Research: 2023 Gallup report shows decline in employee engagement
According to a recent report from Gallup, only 32% of full and part-time employees working for organizations report feeling engaged, while 18% report as actively disengaged.
This is part of a pattern since employee engagement in the U.S. saw its first annual decline in a decade: decreasing from 36% of employees feeling engaged in their work in 2020 to 34% in 2021. Active disengagement increased by 2% from 2021 and 4% from 2020.
- reported feeling engaged32%
- reported as actively disengaged18%
The research points out that the decline began in late 2021 with the following engagement elements dropping the most percentage points:
- clarity of expectations
- connection to the mission or purpose of the company
- opportunities to learn and grow
- opportunities to do what employees do best
- feeling cared about at work
A focus on culture and values dramatically changes the picture
Gallup says the good news is while only 32% of U.S. employees overall were engaged in 2022, there are organizations that have more than doubled this percentage. Gallup’s 2022 Exceptional Workplace Award winners averaged 70% employee engagement even during highly disruptive times.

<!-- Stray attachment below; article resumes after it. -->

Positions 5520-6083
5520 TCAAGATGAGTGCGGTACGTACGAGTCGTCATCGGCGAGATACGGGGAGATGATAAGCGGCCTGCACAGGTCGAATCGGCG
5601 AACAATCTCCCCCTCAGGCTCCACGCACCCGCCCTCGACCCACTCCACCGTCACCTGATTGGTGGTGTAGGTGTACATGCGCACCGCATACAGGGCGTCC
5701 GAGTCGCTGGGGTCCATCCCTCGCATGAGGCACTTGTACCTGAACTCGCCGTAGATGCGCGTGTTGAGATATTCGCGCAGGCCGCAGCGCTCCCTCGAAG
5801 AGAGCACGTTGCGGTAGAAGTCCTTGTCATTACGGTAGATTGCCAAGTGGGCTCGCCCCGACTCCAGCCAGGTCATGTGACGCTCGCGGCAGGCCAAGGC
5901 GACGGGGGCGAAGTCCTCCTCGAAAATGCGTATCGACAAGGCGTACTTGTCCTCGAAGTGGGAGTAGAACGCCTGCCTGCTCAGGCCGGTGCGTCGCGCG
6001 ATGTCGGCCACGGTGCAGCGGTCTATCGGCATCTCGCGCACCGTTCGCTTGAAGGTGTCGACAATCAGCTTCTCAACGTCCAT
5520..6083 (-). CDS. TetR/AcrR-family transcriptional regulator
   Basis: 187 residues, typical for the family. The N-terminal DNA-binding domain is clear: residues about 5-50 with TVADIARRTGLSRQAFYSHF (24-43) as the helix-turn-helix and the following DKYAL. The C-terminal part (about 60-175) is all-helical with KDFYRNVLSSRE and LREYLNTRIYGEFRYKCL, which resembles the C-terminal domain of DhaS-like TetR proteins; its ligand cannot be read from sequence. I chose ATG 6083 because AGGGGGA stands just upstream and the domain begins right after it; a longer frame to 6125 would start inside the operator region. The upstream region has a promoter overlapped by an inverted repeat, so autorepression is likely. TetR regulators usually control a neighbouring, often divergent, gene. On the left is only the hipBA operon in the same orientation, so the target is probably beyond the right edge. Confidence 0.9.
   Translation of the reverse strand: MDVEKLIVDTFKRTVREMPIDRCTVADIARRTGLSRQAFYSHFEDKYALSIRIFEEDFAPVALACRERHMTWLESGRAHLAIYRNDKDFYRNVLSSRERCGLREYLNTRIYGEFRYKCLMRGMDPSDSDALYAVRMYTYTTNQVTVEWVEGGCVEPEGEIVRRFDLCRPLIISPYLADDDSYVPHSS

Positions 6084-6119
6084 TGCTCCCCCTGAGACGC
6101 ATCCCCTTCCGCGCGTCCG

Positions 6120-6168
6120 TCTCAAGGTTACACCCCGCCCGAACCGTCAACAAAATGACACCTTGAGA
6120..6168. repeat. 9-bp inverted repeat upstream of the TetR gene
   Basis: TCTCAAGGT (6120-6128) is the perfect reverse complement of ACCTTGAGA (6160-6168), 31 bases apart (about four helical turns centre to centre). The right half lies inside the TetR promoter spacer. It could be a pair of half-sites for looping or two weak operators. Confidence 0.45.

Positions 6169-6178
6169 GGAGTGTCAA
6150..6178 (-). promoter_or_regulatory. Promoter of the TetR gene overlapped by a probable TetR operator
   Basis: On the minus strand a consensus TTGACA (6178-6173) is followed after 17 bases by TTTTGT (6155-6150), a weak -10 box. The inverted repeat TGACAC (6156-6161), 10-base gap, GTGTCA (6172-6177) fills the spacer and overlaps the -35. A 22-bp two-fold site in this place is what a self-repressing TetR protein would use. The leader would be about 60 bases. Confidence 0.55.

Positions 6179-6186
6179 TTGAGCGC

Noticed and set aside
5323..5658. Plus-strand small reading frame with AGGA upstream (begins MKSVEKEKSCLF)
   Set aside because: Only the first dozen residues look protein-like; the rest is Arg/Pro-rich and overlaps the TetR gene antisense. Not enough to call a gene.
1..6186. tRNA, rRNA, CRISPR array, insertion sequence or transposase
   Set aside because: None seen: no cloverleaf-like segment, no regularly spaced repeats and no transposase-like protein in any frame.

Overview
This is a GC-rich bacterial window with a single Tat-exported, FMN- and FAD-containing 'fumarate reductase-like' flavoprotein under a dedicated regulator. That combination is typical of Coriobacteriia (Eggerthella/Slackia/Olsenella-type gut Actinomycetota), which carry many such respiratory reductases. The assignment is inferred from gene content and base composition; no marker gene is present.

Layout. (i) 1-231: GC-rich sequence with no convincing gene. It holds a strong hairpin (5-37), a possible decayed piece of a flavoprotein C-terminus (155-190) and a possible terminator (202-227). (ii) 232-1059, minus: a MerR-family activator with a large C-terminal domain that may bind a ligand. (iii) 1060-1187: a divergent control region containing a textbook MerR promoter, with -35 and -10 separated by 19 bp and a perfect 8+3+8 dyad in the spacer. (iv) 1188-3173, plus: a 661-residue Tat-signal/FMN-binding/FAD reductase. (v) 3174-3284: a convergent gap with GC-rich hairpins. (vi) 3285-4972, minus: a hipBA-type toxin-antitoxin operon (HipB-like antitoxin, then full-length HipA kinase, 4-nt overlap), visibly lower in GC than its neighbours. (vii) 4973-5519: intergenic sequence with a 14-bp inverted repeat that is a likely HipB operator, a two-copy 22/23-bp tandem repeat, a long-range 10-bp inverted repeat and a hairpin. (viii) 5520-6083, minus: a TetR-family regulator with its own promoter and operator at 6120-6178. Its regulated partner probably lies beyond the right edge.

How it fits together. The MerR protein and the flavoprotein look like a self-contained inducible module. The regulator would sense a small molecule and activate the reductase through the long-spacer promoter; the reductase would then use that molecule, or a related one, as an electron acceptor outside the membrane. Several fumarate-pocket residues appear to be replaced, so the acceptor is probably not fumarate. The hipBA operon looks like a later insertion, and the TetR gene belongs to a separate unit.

How did they do it? They maintained this level of engagement by weaving their organizational culture and values into business decisions, embracing flexible work schedules while maintaining strong connections between inclusive managers and employees, and keeping employee mental health at the center of how work gets done. Most importantly, Gallup says they equipped their managers with the skills and tools to have ongoing meaningful conversations with employees.
Work arrangements are beginning to settle
Overall, Gallup’s data indicates that organizations are just now beginning to settle into their “new normal” of the hybrid work setting. For example, only 21% of employees reported to be working fully on-site, while 53% of employees have some form of a hybrid work arrangement, and 26% are fully remote.
The fact that these new working arrangements are stabilizing in a more permanent way means that organizations are able to predict the future of their work setting through a more educated lens—and hopefully, raise the bar on the need for a human-centric culture.